Brent Celek set up in-line next to right tackle Allen Barbre. When Nick Foles took the snap, he released and headed up field before turning diagonally to the sideline on a corner route.
Foles scanned the field, tried to move the safety with his eyes and then came back to Celek. The eighth-year tight end turned his body towards the line of scrimmage, reached his hands over his head and made the grab for a 22-yard gain. Just as he did, safety Patrick Chung lowered his shoulder into Celek’s chest, while cornerback Malcolm Butler sandwiched him and knocked his helmet off.
Celek rose to his feet, turned towards the end zone full of Patriots fans, balled his fists and let out a yell.
“When a guy like that makes a catch like that, takes a hit and helmet falls off and jumps right up, it’s a boost to everybody,” said Nick Foles. “…With the young guys seeing that, they see the fire you need. It just gives you something. I know when I saw that, it just pumped me even more than I was because one of my teammates sacrificed for us at that moment and just got up and was ready to go. He’s just got that toughness. He’s very unique.”
It’s a scene Eagles fans have seen play out for years. Celek has played in 117 games for the Eagles (regular season and postseason). This was the first quarter of a preseason game in August, but he was playing the way he always does.
“Some hurt more than others, but I don’t want the defense to know that they’ve done anything to me,” Celek said. “I want it to seem like, ‘He can take whatever, you can’t hurt him.’ That’s just my mentality.
“If I was to lay down there and if I was hurting, it’s a sign of weakness from our team. If you get up… it didn’t faze us. We’re good.”
Added Todd Herremans: “No matter how hard he gets hit, I think it fires him up. There’s two ways you can go on that. You can show that it hurts. Or you can get up and show that they can’t faze you. And that’s kind of his mindset.
“Everybody loves to see that – a nice big gain and then Celek getting up and doing his little flex thing and showing his little biceps, everybody loves that.”
The mentality developed at an early age. Celek grew up as one of five children, including three boys. The kids were always horsing around and taking care of stuff around the house.
Asked to recall a specific moment when he realized being a part of the Celek family meant being a little different, he said: “Probably when my Dad hit my Grandpa in the head with a backhoe, and he’s like 80 years old. My Dad just kept working. He told my cousin, he’s like, ‘Just take him to the hospital. We’ve gotta keep working around here.’ ”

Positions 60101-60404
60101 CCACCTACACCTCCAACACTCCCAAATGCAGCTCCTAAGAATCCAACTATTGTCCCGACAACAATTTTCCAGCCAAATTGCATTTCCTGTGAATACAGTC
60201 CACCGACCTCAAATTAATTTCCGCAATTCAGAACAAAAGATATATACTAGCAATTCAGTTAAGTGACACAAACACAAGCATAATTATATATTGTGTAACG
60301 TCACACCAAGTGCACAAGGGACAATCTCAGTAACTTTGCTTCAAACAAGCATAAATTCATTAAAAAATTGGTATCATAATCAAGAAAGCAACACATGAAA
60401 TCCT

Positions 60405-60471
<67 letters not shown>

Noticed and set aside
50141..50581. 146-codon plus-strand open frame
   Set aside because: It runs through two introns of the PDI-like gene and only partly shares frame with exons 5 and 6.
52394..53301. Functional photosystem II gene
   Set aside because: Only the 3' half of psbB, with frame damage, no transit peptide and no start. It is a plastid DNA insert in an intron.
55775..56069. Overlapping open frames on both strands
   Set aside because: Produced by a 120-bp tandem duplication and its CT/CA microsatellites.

Trent Cole met Celek a little later in life, when the two attended Cincinnati together.
“Whenever me and him would go up against each other in college, it would be a battle,” Cole said. “I knew when I had to come up and go against him, I knew I had a load on my hands because he was going to try everything he could just to try and beat me.
“He’s been a brute, man. He can take hits. He can break tackles. He’s a hard runner. That’s one thing about him. Everybody knows Brent Celek is one of the toughest tight ends in the league.”
PUNISHMENT TAKING A TOLL
It’s a question that probably wouldn’t have been asked 10 years ago. And while Celek very much plays the role of a throwback, he realizes the times are different.
Given the punishment you’ve taken, do you ever think about life after football?
“With how I feel after I take care of my body, I feel OK,” he said. “I feel like right now, I’m fine. This sport has given me a lot. This city has given me everything I have. So I want to give ‘em all I’ve got. I don’t really think about life after football while I’m out there on the field. I will when I’m done.”
In 2011, Celek started all 16 games. He played 971 snaps, according to Pro Football Focus, sixth most among tight ends.So when an e-mail dropped in reporters’ inboxes days after the season ended, many were surprised. The announcement from the team said Celek had undergone surgery for a pair of ailments: a sports hernia and a torn labrum.